The Supreme Contest
Ezekiel 38:1, 2
And the word of the LORD came to me, saying,…

What is the real significance of this prophecy? Is it to receive a literal or a symbolical interpretation? If not fairly open to the one, in what direction shall we look for the other? Agreeing with the views advocated by Fairbairn, we give his exposition, reproducing his arguments as given in his work on this prophet. And thus guided, we look at -


1. The name given to the hostile leader points to an "ideal delineation;" while the name of the country is that of a "very indefinite territory," impossible to define.

2. The extraordinary character of the combination of forces, including those most remote and dissociated from one another, is "the reverse of the natural one," and points to "the clothing of an idea rather than to a literal reality."

3. The immensity of the numbers of the allied host makes it impossible that they would actually come up against Israel for plunder; they must necessarily lose rather than gain, even if they succeeded to the full extent of their expectations.

4. The details respecting the wood of the enemy's weapons (Ezekiel 39:9, 10) and the burial of the dead (Ezekiel 39:11, 12) are not such as would become historical

5. The particulars, especially as to the exact locality, do not correspond with those given in other prophecies (see Isaiah 34.; Joel 3.; Zechariah 14.).

6. The undoubted Messianic element in the prophecy demands a non-literal interpretation; for the kingdom of Christ was not to be established or secured by carnal, but by spiritual means.

II. THE TRUE SPIRITUAL INTERPRETATION. The prophet has already, in previous visions, brought us on to a period when Israel (the Church of Christ) has entered on a time of rest and triumph. The second David, the Divine Shepherd of Israel, presides over his people who dwell in security. But that is not the end; much has still to be done and to be experienced. For:

1. The peace and the prospects of the Christian Church stir up the enmity of the world, and "enlarge the field of conflict;" and "as the whole earth is Christ's heritage," there must be conflict until the victory is complete.

2. The war is to be on a gigantic scale, for the question now is "whether God's truth or man's sin is to have possession of the field;" in comparison with this great final conflict all previous contests seem small, and the largest numbers are applicable.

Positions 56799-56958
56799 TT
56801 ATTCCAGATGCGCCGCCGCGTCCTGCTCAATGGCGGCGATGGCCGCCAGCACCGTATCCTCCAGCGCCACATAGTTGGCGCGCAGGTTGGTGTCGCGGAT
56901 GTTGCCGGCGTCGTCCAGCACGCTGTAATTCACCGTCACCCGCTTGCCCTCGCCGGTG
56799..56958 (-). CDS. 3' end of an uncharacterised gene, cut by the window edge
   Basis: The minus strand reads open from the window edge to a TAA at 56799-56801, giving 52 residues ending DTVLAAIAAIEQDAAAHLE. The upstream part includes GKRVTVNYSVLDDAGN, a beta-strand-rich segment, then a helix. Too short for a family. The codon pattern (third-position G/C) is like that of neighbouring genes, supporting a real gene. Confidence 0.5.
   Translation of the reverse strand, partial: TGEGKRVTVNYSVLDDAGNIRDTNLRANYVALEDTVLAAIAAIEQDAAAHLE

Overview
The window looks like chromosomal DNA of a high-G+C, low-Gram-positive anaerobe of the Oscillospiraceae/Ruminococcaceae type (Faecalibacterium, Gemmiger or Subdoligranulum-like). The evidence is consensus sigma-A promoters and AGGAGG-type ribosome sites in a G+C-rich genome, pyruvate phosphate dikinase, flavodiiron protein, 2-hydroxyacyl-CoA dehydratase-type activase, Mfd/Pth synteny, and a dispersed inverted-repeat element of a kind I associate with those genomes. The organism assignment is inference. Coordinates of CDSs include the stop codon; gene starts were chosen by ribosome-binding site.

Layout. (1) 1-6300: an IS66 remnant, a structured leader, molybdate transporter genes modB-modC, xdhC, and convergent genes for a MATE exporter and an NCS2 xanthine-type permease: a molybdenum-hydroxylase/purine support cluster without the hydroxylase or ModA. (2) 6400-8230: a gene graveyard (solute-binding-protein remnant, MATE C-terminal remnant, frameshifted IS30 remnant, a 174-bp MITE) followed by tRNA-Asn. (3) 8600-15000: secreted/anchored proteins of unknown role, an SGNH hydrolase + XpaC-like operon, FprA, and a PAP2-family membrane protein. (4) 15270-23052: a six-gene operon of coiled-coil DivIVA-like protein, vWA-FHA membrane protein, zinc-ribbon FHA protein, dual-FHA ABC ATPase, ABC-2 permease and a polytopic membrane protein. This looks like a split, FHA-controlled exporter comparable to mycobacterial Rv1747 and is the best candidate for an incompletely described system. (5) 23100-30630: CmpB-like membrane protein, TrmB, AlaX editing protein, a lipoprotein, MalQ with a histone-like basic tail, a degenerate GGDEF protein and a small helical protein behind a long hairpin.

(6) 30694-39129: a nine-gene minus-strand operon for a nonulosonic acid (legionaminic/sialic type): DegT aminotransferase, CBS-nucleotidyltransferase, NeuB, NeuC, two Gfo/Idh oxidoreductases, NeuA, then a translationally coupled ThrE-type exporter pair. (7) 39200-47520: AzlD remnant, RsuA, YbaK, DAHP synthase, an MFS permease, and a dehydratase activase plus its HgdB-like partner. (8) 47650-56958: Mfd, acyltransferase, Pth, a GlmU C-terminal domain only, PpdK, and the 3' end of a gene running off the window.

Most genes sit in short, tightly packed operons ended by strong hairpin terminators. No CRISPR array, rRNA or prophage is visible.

3. Great and preponderating as are the odds against the Church, reckoned by material resources, the presence of Divine power and grace on the side of Israel makes her completely victorious, and issues in the defeat of' the adversary.

4. The kingdom over all the earth becomes the Lord's. It becomes clear that it was his zeal on behalf of righteousness which led to previous chastisements, and that same zeal now causes them to triumph. Before the Church there stretches a "prospect of eternal peace and blessedness." The delineation may, or it may not, nave to do with some particular crisis or decisive moment when the "spiritual controversy rises to a gigantic magnitude, and ranges on either side all that is good and all that is evil in the world."


1. We need not be discouraged because a great and threatening battle has still to be fought out. We have intimations in Scripture that the Church will be called to face overwhelming hosts.

2. We may, by doing our best in the sphere in which we are placed, contribute something to the final triumph of the good.

3. We ought to have some better assurance than the presence of vast and apparently invincible numbers that we are on the winning side. The one decisive question is this - Is God with us or against us? - C.

Parallel Verses
KJV: And the word of the LORD came unto me, saying,

WEB: The word of Yahweh came to me, saying,

The Stability of God's Kingdom
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